A grant from the National Science Foundation is funding a unique project aimed at increasing diversity in STEM fields through the inclusion of art in science education.
The goal of the project is to learn how to best foster STEM identity in traditionally marginalized students, said Alison Singer, assistant professor of practice in the Department of Biological Sciences and principal investigator on the almost $500,000 grant. STEM identity is an often overlooked but critical contributor to student success.
“STEM identity, which includes things like a sense of belonging and confidence in one’s own abilities, is vitally important for student retention and success in STEM education and careers,” Singer said. “Traditionally marginalized students tend to have less robust STEM identities and are more likely to drop out of their STEM majors than are non-marginalized students.”
Karen Haubensak, associate research professor, and Javier Ceja-Navarro, associate professor, both in the Department of Biological Sciences, are co-principal investigators on the project. Neal Galloway, assistant director of the School of Art and Design, and English professor Nicole Walker are research collaborators.
“We need to extend our net to ‘capture’ more brains, more energy, more perspectives to help find solutions to critical environmental problems,” Haubensak said. “At NAU we do a fine job of providing students with the solid preparation they need to enter STEM fields including lots of options to join labs and participate in research. But we don’t know anything about the impact of participation in research on these students, especially students who don’t traditionally participate.”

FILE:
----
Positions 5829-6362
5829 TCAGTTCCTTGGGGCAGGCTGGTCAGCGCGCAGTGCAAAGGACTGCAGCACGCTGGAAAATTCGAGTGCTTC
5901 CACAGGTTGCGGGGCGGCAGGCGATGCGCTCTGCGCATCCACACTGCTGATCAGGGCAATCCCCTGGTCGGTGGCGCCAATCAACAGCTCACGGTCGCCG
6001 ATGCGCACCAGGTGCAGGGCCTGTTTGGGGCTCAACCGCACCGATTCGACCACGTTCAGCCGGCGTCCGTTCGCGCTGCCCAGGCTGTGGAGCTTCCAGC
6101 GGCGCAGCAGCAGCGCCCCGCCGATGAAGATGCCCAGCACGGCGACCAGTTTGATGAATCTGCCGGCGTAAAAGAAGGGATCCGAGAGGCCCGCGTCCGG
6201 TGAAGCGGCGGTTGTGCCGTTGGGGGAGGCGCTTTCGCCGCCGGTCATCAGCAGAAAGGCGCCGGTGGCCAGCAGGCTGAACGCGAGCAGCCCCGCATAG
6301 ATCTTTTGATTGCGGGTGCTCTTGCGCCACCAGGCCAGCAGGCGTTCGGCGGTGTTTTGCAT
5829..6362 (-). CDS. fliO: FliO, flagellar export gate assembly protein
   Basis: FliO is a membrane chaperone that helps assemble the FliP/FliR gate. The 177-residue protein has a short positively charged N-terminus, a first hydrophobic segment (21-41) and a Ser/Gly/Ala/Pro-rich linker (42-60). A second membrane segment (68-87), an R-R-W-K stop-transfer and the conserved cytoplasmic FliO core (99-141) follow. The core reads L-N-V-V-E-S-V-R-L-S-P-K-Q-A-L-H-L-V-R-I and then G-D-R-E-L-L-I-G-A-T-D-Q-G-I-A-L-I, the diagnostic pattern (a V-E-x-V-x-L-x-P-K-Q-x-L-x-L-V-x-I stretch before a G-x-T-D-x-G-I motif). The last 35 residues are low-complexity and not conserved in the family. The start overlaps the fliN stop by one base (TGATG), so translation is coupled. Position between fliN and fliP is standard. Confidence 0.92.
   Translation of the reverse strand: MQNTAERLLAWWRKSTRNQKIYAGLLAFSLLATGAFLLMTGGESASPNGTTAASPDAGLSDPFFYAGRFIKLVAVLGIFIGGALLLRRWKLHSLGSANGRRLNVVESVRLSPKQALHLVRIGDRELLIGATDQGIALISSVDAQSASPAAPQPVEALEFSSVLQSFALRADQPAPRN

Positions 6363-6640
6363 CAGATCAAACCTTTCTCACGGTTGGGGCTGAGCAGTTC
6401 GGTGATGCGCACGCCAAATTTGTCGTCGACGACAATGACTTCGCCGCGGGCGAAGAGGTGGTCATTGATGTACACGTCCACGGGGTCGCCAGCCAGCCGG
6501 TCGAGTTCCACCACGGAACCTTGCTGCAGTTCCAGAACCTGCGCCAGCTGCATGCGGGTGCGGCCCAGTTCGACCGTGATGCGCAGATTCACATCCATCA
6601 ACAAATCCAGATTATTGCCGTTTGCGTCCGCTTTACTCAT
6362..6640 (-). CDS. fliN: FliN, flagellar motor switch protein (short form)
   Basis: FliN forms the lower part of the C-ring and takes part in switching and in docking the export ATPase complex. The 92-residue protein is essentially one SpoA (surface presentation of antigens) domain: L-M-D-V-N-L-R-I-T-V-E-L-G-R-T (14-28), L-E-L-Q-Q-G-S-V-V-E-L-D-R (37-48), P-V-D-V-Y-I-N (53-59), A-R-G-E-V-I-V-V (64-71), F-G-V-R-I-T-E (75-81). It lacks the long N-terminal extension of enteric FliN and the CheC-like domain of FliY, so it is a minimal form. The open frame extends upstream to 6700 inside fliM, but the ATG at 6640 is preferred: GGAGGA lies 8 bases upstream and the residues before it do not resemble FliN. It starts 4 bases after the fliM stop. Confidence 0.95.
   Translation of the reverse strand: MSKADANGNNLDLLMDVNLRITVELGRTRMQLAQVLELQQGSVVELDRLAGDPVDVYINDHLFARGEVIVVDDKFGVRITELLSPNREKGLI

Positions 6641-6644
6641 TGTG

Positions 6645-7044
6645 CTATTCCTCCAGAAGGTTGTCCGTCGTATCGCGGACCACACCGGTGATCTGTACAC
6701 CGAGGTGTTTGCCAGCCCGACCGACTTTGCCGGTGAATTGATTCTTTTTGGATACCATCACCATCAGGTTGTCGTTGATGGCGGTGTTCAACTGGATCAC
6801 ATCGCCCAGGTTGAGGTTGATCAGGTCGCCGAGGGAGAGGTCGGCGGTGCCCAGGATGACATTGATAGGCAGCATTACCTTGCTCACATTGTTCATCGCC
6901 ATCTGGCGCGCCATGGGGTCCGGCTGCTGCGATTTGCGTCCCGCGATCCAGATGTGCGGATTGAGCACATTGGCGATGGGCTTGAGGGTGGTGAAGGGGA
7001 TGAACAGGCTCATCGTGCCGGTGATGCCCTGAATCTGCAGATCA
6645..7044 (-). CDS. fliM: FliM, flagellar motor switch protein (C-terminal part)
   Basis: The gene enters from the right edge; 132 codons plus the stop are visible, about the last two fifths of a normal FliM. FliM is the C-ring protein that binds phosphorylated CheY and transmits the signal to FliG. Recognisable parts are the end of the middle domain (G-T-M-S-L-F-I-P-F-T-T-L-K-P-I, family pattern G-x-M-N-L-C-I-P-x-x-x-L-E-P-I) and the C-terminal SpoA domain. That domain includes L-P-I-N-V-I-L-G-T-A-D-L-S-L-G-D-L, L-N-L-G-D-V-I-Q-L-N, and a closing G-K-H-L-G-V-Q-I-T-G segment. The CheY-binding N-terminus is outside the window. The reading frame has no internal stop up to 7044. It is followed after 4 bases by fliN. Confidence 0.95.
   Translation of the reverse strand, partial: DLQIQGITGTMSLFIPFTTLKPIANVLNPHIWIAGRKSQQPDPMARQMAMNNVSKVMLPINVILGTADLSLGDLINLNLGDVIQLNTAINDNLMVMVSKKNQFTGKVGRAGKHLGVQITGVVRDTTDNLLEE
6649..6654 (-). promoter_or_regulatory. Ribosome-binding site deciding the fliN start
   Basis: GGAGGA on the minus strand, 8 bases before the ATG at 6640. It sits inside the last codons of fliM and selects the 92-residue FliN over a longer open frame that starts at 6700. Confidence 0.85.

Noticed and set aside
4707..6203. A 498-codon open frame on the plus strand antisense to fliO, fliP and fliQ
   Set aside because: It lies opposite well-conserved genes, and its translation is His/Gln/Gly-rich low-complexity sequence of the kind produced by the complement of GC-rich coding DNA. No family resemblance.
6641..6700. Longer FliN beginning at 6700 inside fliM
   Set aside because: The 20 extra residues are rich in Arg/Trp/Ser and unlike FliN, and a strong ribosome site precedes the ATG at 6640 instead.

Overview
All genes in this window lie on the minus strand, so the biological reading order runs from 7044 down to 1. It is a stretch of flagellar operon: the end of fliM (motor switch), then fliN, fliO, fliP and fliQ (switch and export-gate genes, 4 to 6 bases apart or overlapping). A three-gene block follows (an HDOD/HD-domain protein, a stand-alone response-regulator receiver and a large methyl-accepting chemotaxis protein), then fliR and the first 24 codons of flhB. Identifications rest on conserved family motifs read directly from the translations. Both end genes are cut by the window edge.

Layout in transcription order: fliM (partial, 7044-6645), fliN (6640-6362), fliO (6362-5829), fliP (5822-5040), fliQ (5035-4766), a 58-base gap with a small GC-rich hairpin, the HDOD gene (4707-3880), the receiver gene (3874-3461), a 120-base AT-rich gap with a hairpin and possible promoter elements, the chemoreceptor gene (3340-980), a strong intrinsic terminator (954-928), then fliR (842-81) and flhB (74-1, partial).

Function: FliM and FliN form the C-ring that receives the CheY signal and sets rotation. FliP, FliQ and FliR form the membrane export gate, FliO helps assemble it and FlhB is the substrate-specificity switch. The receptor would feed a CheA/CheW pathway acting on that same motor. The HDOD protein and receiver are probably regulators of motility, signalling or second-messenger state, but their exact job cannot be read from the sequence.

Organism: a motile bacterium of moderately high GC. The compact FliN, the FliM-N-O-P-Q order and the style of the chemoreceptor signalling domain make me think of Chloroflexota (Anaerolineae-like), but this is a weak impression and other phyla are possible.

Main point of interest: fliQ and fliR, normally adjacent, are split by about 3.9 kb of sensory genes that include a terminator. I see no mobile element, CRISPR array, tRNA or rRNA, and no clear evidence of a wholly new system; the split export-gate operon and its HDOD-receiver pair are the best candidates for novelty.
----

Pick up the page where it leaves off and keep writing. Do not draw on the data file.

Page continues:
The intersection of science and art
This is a particularly important point for Singer, who herself is a writer. She believes having a creative outlet can help someone be a better scientist, and this project is an excellent way to test that hypothesis.
“There is evidence that representation, research and perhaps creativity are important in STEM identity development, but most research focuses on only one of them at a time, and the research into creative arts is particularly limited,” she said.
This program examines that intersection in a few different ways. It will include teaching about diversity and inclusion, research opportunities and creative outlets to better understand how students develop their STEM identity.
For example, there will be a summer research program that focuses on the beginning stages of research—observation, asking questions and figuring out what to do with those questions. Students who participate in the program will take an art or creative writing course that allows them to reflect on their identity as a scientist through creative expression. This will include collaboration with art and writing faculty to ensure students have valuable experiences.
“It’s really important for students to see themselves represented in STEM fields, to have opportunities to do research, and we’ll find out if having a creative outlet is also important,” Singer said. “If students can develop stronger STEM identities, they are more likely to continue their studies and enter the workforce, and having a diverse STEM workforce means that we get more diversity of perspective, of ways of knowing.”
Understanding how students develop STEM identities will help educators be able to help foster this identity building in the future, she added.
Photo: A bronze sculpture by Neal Galloway, assistant teaching professor, called “Best Part of Wakin Up Deforestation,” which explores the environmental and social consequences of industrial mono-culture coffee farming.
Heidi Toth | NAU Communications
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